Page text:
Keep in mind that you won’t see immediate results as the damaged hair follicles can take a few days to fully shed. If you need a little maintenance between sessions, shaving is your only option. "It is important to avoid waxing or plucking hairs for four to six weeks before the treatment," says De La Garza. "Shaving is an acceptable option, as it cuts the hairs at the skin level and leaves hair follicles intact. In fact, shaving is recommended the day before treatment, so the laser can locate the follicles more easily. Long hairs can be burned during the procedure and cause increased discomfort." You also won't be able to expose the treated skin to sunlight while going through treatments, so you can forget wearing that sexy new bikini while lasering.

Bikini Waxing

"Waxing provides smoother and longer lasting results by removing the hair from the root, [which] also allows hair to grow back thinner and finer," explains Green. "It [also] provides a physical exfoliation, removing lifeless surface cells." A professional wax job can cost anywhere from $20 to $120, but one thing is for sure—don’t try this at home. "This can be unnecessarily painful, messy (goodbye beautiful bathroom floor), allows for missed hairs, and you can even risk damaging your skin if waxing is not performed by an expert and with high-quality wax," adds Green.

A professional bikini wax lasts about a month, so it’s high maintenance. You may also have to be extra gentle with your skin right after due to sensitivity and empty hair follicles. "Like most hair removal methods, waxing can be very painful," explains De La Garza. "Other disadvantages of this method are redness, irritation, and rashes that may occur after the procedure." Green advises against working out and going in pools, oceans, or lakes immediately after as it can lead to skin irritation. "You can shower after waxing, just make sure to use lukewarm or cooler water," she adds. "Hot showers can dehydrate skin. Also remember your skin is freshly exfoliated from your wax so don’t use any harsh soaps or body washes that contain too many oils or leave a film on your skin." And make sure to wear loose, breathable clothing afterward.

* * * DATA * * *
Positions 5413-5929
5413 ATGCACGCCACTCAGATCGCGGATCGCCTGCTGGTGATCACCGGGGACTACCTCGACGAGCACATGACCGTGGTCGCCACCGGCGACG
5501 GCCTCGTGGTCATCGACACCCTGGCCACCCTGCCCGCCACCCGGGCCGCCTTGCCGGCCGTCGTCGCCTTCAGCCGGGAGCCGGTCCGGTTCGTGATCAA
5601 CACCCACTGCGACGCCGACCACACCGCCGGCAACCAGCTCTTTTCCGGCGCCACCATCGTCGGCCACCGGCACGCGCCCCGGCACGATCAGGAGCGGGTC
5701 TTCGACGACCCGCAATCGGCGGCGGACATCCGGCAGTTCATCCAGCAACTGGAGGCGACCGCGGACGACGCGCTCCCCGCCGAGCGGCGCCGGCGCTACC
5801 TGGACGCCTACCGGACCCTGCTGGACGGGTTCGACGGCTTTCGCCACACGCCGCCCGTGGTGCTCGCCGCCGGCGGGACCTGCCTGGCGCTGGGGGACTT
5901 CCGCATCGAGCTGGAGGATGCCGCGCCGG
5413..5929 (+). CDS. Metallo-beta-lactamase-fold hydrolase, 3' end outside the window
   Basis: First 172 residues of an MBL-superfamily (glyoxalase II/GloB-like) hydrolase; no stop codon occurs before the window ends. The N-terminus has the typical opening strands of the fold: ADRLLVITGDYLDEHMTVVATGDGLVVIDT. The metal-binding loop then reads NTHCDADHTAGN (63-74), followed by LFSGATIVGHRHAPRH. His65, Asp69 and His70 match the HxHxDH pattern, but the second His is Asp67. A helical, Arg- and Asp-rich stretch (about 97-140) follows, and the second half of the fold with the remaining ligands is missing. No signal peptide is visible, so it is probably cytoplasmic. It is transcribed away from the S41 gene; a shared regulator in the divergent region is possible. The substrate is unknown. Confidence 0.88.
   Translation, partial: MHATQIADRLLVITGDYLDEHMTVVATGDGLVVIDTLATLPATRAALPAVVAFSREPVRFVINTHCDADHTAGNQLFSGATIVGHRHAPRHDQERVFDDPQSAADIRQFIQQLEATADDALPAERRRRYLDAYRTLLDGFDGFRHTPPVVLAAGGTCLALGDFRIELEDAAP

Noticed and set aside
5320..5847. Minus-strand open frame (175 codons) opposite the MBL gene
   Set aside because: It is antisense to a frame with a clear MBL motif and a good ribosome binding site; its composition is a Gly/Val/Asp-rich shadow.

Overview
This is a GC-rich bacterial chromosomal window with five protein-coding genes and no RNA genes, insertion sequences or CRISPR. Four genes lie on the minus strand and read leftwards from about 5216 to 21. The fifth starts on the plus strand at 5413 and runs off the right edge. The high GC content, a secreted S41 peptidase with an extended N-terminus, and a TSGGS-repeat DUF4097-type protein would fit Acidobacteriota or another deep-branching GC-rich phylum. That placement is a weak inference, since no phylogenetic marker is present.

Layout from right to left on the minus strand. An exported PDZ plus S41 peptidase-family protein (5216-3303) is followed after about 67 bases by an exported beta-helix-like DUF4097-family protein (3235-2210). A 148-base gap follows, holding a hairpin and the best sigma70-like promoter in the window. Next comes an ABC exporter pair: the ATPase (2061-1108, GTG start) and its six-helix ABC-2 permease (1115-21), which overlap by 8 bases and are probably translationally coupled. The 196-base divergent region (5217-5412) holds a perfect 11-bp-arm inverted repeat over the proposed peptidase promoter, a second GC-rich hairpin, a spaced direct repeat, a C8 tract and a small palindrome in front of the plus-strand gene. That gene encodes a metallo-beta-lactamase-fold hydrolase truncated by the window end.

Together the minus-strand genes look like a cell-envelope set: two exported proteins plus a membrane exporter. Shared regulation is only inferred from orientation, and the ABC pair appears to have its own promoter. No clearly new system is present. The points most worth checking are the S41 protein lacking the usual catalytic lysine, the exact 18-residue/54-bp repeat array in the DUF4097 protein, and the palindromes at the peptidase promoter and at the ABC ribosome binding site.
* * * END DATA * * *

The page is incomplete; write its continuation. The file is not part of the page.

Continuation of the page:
To prepare for a pro bikini wax, wait until your pubic hair is at least one-quarter inch long. If it’s shorter than that, the wax won’t grip the hair. The salon will offer you a “panty line” wax which just removes the hairs on the top and side so they don’t peek out when you wear a swimsuit. A "full bikini" wax takes it all off with the option of a landing strip, triangle, or whatever other shape you like. And finally, the "full Brazilian" wax goes one step further by removing the hair in your butt crack.

Hair Removal Creams

Over-the-counter hair removal creams, also called depilatories, are formulated with chemicals that damage the hair, weakening each strand to the point of falling out. Once the process is complete (typically about 10 to 20 minutes) the hair can be wiped away along with the excess cream. The benefits of this is option are that it's relatively quick and creams are usually inexpensive, housing several applications worth of product in a container.

The process can be high maintenance as hair will grow back at its natural pace, though somewhat stunted, similar to tweezing or waxing. "Depilatory creams penetrate the skin through the hair follicle but do not target the root, offering a more lasting solution than shaving," says De La Garza. "The downside is that the products can be quite messy depending on your application technique and often come with a chemical odor." Depilatories can also be quite irritating to the skin or cause allergic reactions. "Pay attention to ingredients and instructions because if left on the skin too long, they can cause a chemical burn," says Green.

If mild irritation occurs, use a gentle moisturizer to hydrate the skin.


"Electrolysis is a hair removal procedure where a thin wire is inserted into the hair follicle under the surface of the skin," explains De La Garza. "An electric current moves down the wire to the bottom of the follicle, destroying the hair root." Similar to laser hair removal, the disruption causes the damaged hair to fall out and prevents it from growing back. Unlike laser, electrolysis can target white hairs and works on all skin types. While this is a major advantage, the procedure destroys a single follicle at a time (instead of an entire patch) requiring between 15-30 sessions and taking longer per appointment.

When booking your first visit, De La Garza notes that different prep rules apply: "Compared to laser hair removal, you should not shave for at least three days before treatment—the hairs need to be long enough to be grabbed with tweezers in order for the needle to follow the hair follicle and remove the hair."